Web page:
Since her thesis was obtained between France and Belgium in 2017, Nolwenn Lemaitre is a post-doctoral fellow in Switzerland where she works on the stable isotopes of trace metals (copper, nickel and zinc) in seawater. She has just obtained a European grant to evaluate the importance of sediments as a source of these trace metals in the ocean.
Research on biogeochemical cycles of trace metals in the ocean
Nolwenn Lemaitre obtained her PhD in 2017, under the joint supervision of LEMAR Brest (Laboratoire des Sciences de l’Environnement Marin) and the Vrije Universiteit Brussels.
Since then, she has been working as a postdoctoral fellow at ETH Zurich (Switzerland), where she studies the stable isotopes of trace metals (copper, nickel and zinc) in seawater.
These trace metals are essential for the development of phytoplankton. They regulate the removal of CO2 from the atmosphere and thus contribute to climate control.
However, despite their importance in the ocean, the complex biogeochemical cycles of these metals are still very poorly described. The use of their isotopes is innovative and crucial to study these biogeochemical cycles in detail. They reveal sources, sinks and interactions with biology and transport via water bodies. The few studies using these geochemical tools have shown that the oceanic budgets of copper, nickel and zinc are not balanced, suggesting that sources and/or sinks have yet to be discovered.
A European grant to assess the importance of sediments as a source of metals in the ocean
Nolwenn Lemaitre has just obtained European funding through the Marie Skłodowska-Curie Actions (MSCA) scheme, which allows her to return to France at LEGOS (Laboratoire d’Etudes en Géophysique et Océanographie Spatiales) at the Midi-Pyrénées Observatory in Toulouse.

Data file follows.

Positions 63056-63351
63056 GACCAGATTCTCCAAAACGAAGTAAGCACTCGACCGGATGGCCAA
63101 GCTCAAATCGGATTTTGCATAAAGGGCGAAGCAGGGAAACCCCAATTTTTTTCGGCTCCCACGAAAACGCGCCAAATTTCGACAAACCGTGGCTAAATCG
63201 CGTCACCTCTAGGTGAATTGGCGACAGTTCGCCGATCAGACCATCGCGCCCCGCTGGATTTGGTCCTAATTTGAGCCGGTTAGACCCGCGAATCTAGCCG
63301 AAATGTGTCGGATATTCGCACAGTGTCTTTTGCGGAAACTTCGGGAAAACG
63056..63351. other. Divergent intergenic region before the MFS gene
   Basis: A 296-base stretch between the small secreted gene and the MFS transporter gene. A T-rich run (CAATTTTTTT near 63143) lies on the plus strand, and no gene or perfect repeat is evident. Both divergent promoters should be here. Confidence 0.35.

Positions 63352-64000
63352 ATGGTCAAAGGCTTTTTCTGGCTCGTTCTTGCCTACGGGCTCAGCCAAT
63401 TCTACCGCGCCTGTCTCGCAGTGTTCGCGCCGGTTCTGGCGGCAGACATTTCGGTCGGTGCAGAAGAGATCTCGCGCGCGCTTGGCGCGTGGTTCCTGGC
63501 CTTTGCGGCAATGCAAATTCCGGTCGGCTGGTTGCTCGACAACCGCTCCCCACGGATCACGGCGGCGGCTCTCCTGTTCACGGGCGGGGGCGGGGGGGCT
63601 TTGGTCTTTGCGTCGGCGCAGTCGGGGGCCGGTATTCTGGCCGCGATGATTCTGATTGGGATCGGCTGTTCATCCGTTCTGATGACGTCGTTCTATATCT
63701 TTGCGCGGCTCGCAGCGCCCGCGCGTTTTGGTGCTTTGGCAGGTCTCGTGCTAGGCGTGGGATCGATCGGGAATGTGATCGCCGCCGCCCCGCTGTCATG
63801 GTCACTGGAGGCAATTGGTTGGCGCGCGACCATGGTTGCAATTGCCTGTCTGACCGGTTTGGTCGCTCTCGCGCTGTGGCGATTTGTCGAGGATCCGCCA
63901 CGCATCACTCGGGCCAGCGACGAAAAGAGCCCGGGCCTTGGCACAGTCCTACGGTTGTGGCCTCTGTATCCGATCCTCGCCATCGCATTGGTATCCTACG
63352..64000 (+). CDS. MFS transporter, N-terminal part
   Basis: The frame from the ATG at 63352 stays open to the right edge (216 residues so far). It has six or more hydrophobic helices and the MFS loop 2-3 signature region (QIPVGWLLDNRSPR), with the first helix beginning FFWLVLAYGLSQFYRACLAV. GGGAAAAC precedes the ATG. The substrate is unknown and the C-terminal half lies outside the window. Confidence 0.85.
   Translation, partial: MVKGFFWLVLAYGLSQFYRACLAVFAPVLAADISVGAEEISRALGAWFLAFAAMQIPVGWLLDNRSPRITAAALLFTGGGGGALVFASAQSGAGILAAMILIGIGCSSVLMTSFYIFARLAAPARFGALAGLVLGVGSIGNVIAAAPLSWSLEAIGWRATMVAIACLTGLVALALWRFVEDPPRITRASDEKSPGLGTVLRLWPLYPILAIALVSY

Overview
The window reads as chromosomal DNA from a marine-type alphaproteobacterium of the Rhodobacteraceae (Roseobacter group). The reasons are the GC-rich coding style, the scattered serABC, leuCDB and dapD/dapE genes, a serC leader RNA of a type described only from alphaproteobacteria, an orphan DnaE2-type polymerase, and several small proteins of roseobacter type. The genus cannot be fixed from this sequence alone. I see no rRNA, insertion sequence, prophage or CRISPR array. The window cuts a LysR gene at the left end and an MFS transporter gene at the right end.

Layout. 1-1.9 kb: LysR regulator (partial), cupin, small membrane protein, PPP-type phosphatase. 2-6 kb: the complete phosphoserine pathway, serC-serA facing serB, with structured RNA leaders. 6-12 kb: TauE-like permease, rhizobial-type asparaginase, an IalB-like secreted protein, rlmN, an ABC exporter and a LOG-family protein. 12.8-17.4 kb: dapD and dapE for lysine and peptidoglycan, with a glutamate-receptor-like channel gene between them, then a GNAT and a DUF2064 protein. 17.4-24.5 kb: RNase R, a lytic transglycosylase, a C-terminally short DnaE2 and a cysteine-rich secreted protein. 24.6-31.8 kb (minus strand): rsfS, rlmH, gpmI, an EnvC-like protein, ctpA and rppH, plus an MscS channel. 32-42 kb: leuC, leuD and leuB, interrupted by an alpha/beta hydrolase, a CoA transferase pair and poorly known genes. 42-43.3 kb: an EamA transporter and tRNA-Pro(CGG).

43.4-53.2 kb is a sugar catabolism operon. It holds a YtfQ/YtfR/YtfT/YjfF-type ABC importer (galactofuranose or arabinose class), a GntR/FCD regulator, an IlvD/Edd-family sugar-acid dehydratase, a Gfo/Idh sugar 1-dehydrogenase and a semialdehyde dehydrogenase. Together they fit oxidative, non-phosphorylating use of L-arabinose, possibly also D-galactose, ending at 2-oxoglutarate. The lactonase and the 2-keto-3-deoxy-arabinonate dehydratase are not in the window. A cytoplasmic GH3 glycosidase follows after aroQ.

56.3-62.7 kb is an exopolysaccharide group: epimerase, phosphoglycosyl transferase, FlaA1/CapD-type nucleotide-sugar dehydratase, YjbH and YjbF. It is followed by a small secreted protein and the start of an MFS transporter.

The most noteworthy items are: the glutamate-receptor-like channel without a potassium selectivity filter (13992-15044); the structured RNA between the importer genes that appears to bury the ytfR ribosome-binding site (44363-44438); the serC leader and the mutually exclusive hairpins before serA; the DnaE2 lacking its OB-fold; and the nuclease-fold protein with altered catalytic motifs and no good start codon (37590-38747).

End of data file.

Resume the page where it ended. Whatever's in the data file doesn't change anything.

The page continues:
Her project – IsoMargin – is about the role of sediments as a source of copper, nickel and zinc to the ocean.
The importance of this sedimentary source, especially near the margins, has recently emerged as the solution to balance the budgets of other chemical elements such as iron, silica or rare earths. The few isotopic studies on the three trace metals of interest also support this view.
With the IsoMargin project, Nolwenn aims to:
- To track and quantify the input of copper, nickel and zinc to the ocean via margin sediments. To do this, it will use dissolved, particulate and sediment samples from the recent SWINGS sea campaign (January-March 2021).
- Identify the processes that release these trace metals during sedimentary dissolution. To do this, she will conduct dissolution experiments under controlled conditions in the laboratory. These samples will be subjected to various chemical analyses and will also lead to collaborations to obtain omic and thermodynamic information.
- Review the ocean budgets for copper, nickel and zinc, including the flux and isotopic signature of margin sediments in the overall calculation.